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Caring for a family member with dementia can be challenging and the holiday season can add more to an already full plate for many caregivers. The holidays are a time for family and friends to come together, share traditions, and make memories, but for families living with Alzheimer’s and other dementias, it may take additional care.

One of the things to consider when planning for the picture of familyholidays with a person with dementia is the stage of the illness. Those family members in the early stages can experience minor changes, and some may go unnoticed. However, the person with dementia may have trouble following conversations or may repeat himself or herself. They may feel overwhelmed or uncomfortable, and might withdraw from the group.  Do not point out errors in their conversations or their difficulty recalling specifics. Periodically checking in with them with a simple “How are you coping with everything?” can help you determine their comfort level with the activities.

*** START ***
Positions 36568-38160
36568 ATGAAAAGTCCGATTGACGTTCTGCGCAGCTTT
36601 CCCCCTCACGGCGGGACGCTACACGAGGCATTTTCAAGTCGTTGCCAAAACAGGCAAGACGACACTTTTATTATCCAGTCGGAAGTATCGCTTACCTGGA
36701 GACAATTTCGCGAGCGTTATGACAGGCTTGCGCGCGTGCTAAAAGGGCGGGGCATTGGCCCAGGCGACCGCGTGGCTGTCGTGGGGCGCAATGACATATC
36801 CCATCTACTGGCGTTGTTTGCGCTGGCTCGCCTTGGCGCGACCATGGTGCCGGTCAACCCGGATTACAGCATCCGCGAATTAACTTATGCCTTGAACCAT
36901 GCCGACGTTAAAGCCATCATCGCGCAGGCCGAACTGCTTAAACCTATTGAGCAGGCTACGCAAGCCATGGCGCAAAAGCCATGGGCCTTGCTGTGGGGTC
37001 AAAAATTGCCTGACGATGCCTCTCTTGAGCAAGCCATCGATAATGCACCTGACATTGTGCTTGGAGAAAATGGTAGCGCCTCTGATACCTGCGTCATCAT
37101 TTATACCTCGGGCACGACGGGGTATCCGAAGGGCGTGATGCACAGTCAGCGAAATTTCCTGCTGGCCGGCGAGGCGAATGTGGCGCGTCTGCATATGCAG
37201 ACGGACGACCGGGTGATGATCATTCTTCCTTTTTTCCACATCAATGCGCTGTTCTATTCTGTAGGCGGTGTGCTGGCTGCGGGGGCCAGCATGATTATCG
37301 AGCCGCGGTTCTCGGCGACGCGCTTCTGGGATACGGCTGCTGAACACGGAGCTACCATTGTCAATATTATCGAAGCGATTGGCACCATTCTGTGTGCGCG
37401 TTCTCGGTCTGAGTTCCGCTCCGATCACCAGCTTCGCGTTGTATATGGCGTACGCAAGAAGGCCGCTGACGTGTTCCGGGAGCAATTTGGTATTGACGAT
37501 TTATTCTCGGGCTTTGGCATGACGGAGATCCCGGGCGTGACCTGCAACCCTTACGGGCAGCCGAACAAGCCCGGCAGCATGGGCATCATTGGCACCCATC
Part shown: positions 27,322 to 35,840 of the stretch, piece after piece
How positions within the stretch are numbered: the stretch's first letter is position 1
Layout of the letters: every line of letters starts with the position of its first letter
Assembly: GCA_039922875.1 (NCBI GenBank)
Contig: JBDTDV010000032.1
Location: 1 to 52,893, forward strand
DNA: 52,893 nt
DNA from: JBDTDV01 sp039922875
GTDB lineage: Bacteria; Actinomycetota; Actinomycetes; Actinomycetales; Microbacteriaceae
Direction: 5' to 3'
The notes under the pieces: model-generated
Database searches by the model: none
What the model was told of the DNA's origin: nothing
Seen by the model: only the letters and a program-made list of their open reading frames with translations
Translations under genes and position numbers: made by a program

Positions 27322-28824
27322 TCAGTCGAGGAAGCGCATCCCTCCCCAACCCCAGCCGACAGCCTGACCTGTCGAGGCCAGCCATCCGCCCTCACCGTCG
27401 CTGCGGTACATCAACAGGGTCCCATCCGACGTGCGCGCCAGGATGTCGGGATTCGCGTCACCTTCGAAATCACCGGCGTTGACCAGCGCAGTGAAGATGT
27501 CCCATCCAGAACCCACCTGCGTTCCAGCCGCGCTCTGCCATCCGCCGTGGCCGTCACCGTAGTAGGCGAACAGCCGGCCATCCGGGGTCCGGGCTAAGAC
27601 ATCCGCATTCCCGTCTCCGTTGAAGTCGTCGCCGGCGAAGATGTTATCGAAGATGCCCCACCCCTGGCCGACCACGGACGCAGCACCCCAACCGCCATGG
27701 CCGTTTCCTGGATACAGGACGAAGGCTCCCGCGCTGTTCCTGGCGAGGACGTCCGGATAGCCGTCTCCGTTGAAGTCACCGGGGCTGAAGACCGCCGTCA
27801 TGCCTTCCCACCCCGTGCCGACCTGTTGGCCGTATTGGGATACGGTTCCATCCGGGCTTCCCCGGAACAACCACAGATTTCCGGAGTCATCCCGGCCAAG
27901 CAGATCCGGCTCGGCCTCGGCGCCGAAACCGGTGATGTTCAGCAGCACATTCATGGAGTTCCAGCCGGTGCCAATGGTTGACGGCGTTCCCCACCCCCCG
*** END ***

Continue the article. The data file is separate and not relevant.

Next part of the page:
It is also helpful to inform other family members as to what to expect from their loved one when they arrive. A group text or email explaining changes to memory or behaviors can help the family prepare in advance. In the message, you can explain any unpredictable emotions, memory loss or possible soothing techniques.

As the caregiver, you also need to be good to yourself. The stress of caregiving responsibilities layered with holiday traditions can take a toll. Some variations might need to be made to your holiday traditions. Some things that may assist in lessening the holiday stress are:

  • Adjust your expectations. Talk to family members about your current caregiving situation and make them aware of what you realistically can and cannot do.
  • Ask for help. No one should expect you to be the sole person responsible for maintain every holiday tradition. Have other family members contribute to the meal or even hosting an event at their home.